The presentation by Franz Bairlein focused on functional connectivity, specifically aspects affecting migratory bird development outside the Wadden Sea. Karsten Laursen gave an overview of monitoring methods and status of migratory and breeding bird populations in the Wadden Sea, noting that half of the breeding and migratory bird species were declining although the trends differed by Wadden Sea region. Marc van Roomen presented the latest migratory bird monitoring results and population developments along the East Atlantic Flyway and gave an overview of necessary new monitoring methods and census sequences for obtaining reliable data for effective management. In his view, the results supported the conclusion that for several migratory bird species on the way between Arctic, Southern Europe and Africa the Wadden Sea was not a fully reliable hub.
Eldar Rakhimberdiev underscored the importance of the breeding grounds in Northern Russia, where climate change and the resultant temperature increase were progressing faster than in the Wadden Sea. Migratory birds moved on to the Arctic sooner than in the past. Consequently they did not have enough time to “refuel” in the Wadden Sea and therefore faced unfavourable breeding conditions in the Arctic. In his presentation, Theunis Piersma showed that effective population conservation of knots and bar-tailed godwits needed detailed scientific knowledge and reliable information about migration routes, feeding conditions, habitats, predators and other physical factors. Focusing on the status and necessities for the conservation of migratory bird in the Wadden Sea, Hermann Hötker stressed that ecosystem studies would help understand where and when problems for Wadden Sea birds occurred and noted that breeding success, survival studies and benthos monitoring would support effective conservation management. The final presentation was held by Melissa G. Lewis, who gave an overview of the various international legal instruments relevant to the conservation of biodiversity, natural resources, migratory species and ecosystems of importance for migratory birds along the East Atlantic Flyway. In particular, she focused on AEWA, which played an important role in the cooperation between key partners working along the Flyway.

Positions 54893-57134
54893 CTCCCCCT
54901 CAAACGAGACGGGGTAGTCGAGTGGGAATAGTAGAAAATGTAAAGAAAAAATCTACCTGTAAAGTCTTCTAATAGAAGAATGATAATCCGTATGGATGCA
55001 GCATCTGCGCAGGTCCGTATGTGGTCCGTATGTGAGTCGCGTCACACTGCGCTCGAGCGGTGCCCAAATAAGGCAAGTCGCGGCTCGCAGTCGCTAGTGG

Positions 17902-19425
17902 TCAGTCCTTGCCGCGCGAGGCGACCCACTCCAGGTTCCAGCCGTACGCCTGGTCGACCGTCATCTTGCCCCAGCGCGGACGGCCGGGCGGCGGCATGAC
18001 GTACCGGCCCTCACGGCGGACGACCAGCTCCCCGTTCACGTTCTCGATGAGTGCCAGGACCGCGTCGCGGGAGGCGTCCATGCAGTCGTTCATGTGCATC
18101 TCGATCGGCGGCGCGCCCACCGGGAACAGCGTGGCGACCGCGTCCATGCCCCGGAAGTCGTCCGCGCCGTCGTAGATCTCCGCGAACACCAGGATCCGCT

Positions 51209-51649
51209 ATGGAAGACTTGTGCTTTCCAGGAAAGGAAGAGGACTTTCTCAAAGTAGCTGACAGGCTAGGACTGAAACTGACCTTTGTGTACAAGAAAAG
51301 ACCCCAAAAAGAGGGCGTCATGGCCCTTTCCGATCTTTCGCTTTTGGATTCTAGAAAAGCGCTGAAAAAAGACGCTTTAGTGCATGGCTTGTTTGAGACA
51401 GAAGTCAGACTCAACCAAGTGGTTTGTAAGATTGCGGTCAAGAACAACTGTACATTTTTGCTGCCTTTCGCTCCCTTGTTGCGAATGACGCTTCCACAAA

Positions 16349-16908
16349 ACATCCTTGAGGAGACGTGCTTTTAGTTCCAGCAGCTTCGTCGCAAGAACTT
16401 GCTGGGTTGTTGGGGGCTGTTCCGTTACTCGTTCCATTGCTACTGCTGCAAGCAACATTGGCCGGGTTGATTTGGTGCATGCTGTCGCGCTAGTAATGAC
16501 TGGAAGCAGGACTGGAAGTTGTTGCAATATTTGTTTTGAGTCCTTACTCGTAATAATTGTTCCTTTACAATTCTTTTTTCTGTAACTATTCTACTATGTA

From left: Rüdiger Strempel, Karsten Laursen, Peter Südbeck, Marc van Roomen, Eldar Rakhimberdiev, Theunis Piersma, Franz Bairlein, Hermann Hötker, Melissa Lewis
Photo: Gerold Lüerßen

Following a panel discussion involving all participants and the audience, Rüdiger Strempel, CWSS Secretary, struck a cautiously optimistic note. He stated that there was no reason to be self congratulatory since the decline in numbers of migratory birds had not been halted in the past ten years. However he also noted that considerable efforts were being made at the trilateral level to ameliorate the situation, that our knowledge of the causes of the declining trend was growing and that there was considerable scientific and management potential in the Wadden Sea region. There was reason to hope, therefore, that if this potential continued to be leveraged the downtrend could be reversed in due course.

The 11th Wadden Sea Day was closed with a reception to mark the 30th anniversary of the founding of the Wadden Sea National Park Lower Saxony.

Wadden Sea Day is an annual event jointly organised by the Common Wadden Sea Secretariat and the Wadden Sea National Park Administration in Lower Saxony.


Additional links:

Download Wadden Sea Day 2016 programme

Birds in the Wadden Sea (trends and reports)

Wadden Sea Flyway Initiative (WSFI)

Agreement on the Conservation of African-Eurasian Migratory Waterbirds (AEWA)